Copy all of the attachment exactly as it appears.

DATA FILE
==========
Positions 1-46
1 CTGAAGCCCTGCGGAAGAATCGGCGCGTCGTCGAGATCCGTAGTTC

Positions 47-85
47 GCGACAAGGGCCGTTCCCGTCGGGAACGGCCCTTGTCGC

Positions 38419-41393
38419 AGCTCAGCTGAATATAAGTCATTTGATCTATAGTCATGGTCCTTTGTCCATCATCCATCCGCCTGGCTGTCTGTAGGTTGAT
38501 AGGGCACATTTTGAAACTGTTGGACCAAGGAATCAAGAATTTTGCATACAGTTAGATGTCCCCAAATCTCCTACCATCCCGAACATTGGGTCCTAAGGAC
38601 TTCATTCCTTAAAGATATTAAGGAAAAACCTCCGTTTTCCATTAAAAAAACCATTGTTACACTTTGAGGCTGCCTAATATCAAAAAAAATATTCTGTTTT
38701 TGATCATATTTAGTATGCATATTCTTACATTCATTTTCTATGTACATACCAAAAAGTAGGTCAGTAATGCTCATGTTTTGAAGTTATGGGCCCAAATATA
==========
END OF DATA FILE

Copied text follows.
Positions 1-46
1 CTGAAGCCCTGCGGAAGAATCGGCGCGTCGTCGAGATCCGTAGTTC

Positions 47-85
47 GCGACAAGGGCCGTTCCCGTCGGGAACGGCCCTTGTCGC

Positions 38419-41393
38419 AGCTCAGCTGAATATAAGTCATTTGATCTATAGTCATGGTCCTTTGTCCATCATCCATCCGCCTGGCTGTCTGTAGGTTGAT
38501 AGGGCACATTTTGAAACTGTTGGACCAAGGAATCAAGAATTTTGCATACAGTTAGATGTCCCCAAATCTCCTACCATCCCGAACATTGGGTCCTAAGGAC
38601 TTCATTCCTTAAAGATATTAAGGAAAAACCTCCGTTTTCCATTAAAAAAACCATTGTTACACTTTGAGGCTGCCTAATATCAAAAAAAATATTCTGTTTT
38701 TGATCATATTTAGTATGCATATTCTTACATTCATTTTCTATGTACATACCAAAAAGTAGGTCAGTAATGCTCATGTTTTGAAGTTATGGGCCCAAATATA